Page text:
Sources close to Eto'o reported that he was not happy. But playing for Chelsea he knows the chances will come to answer in the penalty area.
However old he is, Eto'o will get a year older on Monday. He received an early birthday present when Fernando Torres was hurt in the warm-up. Eto'o came off the bench before the game even started.
After he had received a further birthday present from Vertonghen, Eto'o ran to the corner to celebrate. He grabbed the flag as if it were a walking stick, clasped his back and bent over as he mimed an old man.
Asked about the celebration, Mourinho said "I loved it." He probably loved the goal even more. After pressing all the wrong buttons in his time at Madrid, it seems that this season, even when Mourinho says something he regrets, it works in his favor.
A United future -- Finally, Manchester United looked like Manchester United is supposed to look as it beat West Brom, 3-0, at the Hawthorns on Saturday.
But then again West Brom is in the habit of making opponents look good. The defeat means it has not won in 19 games in all competitions, a run that stretches back to a home victory over Crystal Palace at the start of November.
Phil Jones, Wayne Rooney and Danny Welbeck scored the sort of effortlessly inevitable goals, created by smart movement and precise passes, that have been United's hallmark in recent years.
As spring came to the English Midlands, United enjoyed a rare sunny afternoon on what has been a gloomy, storm-tossed season.
"It looked promising at times but it hasn't been often enough really, " Michael Carrick told BT Sport, which broadcast the game.
United is the reigning champion. It finished with 89 points the last two seasons under Alex Ferguson. In its first season under David Moyes, United lies sixth, 18 points behind Chelsea, the leader. Even if United wins all its remaining games it can only reach 78 points.
Other clubs might have already lost patience with the new manager. Yet United fans might still have occasional nightmares that the club did actually fire Ferguson in 1990. But United just beat Crystal Palace in the FA Cup final, kept patience with Fergie and was rewarded.
Moyes' team selection on Saturday suggests he believes he will be around next year. Nemanja Vidic is leaving for Inter Milan at the end of the season. He remains United's club captain and its best central defender. Yet, even with points on the line, Moyes followed through on his promise to give games to the young central defenders who are competing to replace Vidic or Rio Ferdinand.
Moyes shares with Fergie a reputation as a developer of young talent. But he could have inherited a problem. There were already signs last season that Fergie's last crop of kids was not growing into their perceived potential. The two men who were given their chance to shine at the heart of the defense on Saturday are good examples.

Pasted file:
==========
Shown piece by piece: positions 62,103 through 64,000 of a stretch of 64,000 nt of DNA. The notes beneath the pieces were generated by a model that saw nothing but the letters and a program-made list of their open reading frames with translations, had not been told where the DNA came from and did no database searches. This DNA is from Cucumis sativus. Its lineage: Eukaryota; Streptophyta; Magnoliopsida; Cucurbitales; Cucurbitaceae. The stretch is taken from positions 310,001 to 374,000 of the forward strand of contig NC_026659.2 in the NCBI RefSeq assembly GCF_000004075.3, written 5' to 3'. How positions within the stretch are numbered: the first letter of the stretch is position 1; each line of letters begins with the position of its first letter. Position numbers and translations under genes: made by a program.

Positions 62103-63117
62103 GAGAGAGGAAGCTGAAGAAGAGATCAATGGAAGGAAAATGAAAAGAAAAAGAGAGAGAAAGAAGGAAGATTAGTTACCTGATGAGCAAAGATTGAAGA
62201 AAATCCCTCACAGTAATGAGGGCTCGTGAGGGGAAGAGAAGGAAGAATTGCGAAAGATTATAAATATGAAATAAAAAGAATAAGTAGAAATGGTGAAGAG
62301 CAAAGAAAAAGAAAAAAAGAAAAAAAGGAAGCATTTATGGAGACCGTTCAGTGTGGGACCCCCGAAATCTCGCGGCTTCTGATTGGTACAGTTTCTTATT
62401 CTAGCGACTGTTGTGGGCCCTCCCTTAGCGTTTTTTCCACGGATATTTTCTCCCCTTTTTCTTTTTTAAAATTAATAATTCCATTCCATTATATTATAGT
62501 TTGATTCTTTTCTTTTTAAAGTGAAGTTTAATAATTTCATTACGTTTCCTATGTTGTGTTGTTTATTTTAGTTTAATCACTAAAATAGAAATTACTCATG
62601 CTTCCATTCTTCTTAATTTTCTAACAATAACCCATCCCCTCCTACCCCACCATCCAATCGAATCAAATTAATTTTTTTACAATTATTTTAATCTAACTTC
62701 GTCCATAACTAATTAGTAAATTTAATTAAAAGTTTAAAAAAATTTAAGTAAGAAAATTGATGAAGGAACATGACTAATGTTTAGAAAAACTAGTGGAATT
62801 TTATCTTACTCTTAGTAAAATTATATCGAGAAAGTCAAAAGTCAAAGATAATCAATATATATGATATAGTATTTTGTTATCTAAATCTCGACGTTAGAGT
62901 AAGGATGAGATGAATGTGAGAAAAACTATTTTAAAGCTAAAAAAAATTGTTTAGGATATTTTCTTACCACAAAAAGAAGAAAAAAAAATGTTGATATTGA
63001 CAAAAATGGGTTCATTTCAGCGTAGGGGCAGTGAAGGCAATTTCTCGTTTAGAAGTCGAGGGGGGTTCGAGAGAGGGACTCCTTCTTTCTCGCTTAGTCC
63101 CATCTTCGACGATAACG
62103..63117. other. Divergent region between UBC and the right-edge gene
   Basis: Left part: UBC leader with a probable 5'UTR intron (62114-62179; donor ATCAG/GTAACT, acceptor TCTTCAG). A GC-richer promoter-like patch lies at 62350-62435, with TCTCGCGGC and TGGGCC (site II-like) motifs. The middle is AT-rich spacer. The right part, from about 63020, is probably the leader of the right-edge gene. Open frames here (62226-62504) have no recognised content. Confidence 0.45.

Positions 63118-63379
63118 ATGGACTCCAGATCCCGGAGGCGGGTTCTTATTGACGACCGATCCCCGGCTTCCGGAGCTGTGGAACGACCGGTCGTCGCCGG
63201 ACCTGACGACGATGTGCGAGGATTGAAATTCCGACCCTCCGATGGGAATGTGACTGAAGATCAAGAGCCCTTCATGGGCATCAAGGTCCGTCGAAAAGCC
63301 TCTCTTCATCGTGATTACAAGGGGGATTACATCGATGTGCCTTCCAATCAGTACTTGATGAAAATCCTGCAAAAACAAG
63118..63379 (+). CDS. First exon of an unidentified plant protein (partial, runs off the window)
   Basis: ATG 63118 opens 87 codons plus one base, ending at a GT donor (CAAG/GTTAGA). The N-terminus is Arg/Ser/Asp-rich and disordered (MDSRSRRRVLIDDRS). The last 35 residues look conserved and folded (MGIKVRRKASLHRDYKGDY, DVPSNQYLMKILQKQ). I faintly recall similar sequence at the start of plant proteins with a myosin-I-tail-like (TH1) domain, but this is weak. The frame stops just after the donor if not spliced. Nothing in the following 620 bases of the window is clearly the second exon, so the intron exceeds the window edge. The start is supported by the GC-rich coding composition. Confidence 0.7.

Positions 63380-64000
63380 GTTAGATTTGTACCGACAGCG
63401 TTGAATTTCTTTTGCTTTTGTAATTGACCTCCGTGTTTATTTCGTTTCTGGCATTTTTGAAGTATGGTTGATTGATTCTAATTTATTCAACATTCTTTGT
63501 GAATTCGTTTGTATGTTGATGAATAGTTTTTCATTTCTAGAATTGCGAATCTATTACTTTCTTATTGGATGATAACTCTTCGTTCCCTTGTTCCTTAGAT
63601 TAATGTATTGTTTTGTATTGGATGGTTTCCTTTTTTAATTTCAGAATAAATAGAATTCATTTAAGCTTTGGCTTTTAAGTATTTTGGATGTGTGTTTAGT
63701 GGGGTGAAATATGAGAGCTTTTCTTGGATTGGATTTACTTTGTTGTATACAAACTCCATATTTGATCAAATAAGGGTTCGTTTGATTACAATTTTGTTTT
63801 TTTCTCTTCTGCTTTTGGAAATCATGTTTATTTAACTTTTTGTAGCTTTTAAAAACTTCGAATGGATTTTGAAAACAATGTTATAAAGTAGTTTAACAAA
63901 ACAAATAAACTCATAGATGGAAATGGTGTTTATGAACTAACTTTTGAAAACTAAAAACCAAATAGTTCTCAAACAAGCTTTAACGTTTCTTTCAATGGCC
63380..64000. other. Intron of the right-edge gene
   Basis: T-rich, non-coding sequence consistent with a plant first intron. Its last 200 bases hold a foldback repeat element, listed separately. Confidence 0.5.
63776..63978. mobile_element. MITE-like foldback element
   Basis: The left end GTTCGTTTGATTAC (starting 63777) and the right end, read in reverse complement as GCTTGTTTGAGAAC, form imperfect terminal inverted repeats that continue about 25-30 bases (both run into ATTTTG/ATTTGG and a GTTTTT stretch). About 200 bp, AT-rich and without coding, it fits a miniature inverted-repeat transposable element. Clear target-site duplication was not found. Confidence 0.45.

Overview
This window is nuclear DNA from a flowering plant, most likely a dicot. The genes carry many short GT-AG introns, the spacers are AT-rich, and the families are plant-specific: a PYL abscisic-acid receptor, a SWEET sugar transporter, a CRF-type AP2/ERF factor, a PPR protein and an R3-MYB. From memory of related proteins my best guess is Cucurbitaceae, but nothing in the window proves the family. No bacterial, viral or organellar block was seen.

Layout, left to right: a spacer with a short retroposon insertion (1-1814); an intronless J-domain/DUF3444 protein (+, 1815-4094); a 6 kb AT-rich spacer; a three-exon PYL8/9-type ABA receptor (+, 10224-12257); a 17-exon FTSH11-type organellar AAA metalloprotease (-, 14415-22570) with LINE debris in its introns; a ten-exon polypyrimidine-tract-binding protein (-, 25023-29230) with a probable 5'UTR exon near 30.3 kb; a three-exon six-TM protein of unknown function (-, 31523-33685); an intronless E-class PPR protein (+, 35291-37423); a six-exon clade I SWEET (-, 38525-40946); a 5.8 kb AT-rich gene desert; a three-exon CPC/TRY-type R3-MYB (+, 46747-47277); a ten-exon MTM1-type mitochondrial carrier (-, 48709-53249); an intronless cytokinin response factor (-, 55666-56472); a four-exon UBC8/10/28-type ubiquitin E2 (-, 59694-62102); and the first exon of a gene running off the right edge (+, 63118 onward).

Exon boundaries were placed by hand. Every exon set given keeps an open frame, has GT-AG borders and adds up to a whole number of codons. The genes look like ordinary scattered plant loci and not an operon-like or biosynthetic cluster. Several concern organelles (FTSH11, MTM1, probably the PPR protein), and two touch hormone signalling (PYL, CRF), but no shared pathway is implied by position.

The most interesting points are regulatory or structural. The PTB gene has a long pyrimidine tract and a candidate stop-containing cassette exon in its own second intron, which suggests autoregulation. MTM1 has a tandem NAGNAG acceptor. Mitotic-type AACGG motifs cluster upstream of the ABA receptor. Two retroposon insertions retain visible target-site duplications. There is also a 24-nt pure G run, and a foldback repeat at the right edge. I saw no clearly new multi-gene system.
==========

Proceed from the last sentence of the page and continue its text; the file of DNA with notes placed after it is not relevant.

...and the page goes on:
Chris Smalling started for England on Wednesday but looked shaky. At 24, he's not yet developed into a dominant center back. Phil Jones, who Fergie said, more than once, could become one of the United greats, gave a characteristic display on Saturday. He scored a good goal, made some clever passes and crunching tackles, but he also seemed to fall asleep on more than one occasion. At 22, he should be growing out of the mental lapses.
Victor Anichebe, hardly the most terrifying striker in the Premier League, caused both center backs problems in the first half, but West Brom lacked the attacking punch to truly test the United defense.
If Moyes is to find out if either of them can fill United's defensive holes, he will need to give both Smalling and Jones more starts. The good news is that in this lost season, it won't matter much if they are found wanting.
Cardiff find a way out of a corner -- When you have scored just 19 goals in 28 games, as Cardiff had before it beat Fulham, 3-1, the few goals you can eke out from set pieces become a lifeline.
In a nervous game between two scared teams trapped in the bottom three, neither side's attackers were capable of scoring from open play. The difference was that Fulham, which has now let in 15 more goals than any other team in the Premier League, defended worse.
Cardiff's first goal came from a "second phase" after a set piece. Fulham cleared, but not very far. When the ball came back, Steven Caulker, a center back, was still lurking. He is 6-foot-2 and was standing right in front of goal, yet the Fulham defense seemed not to have seen him and he poked the ball in.
Fulham leveled from a corner. This one was scored by Lewis Holtby, who was given the freedom of the six-yard box by the Cardiff defense.
The pattern repeated itself when the only challenge Caulker had to worry about as he headed a corner into the net came from teammate Frazier Campbell. Again the Fulham defense had managed to miss the biggest opponent in front of their own goal.
Cardiff's final goal came from open play, but the scorer was Sasha Riether, a Fulham defender, who was lying in the ground when the ball hit him.
The result left Fulham anchored at the foot of the table, four points from the last safe club, West Brom. Cardiff drew level with the Baggies, but is still below on goal difference.
None of the goals was pretty. Cardiff probably doesn't care, but it should remember: it won't play Fulham again this season.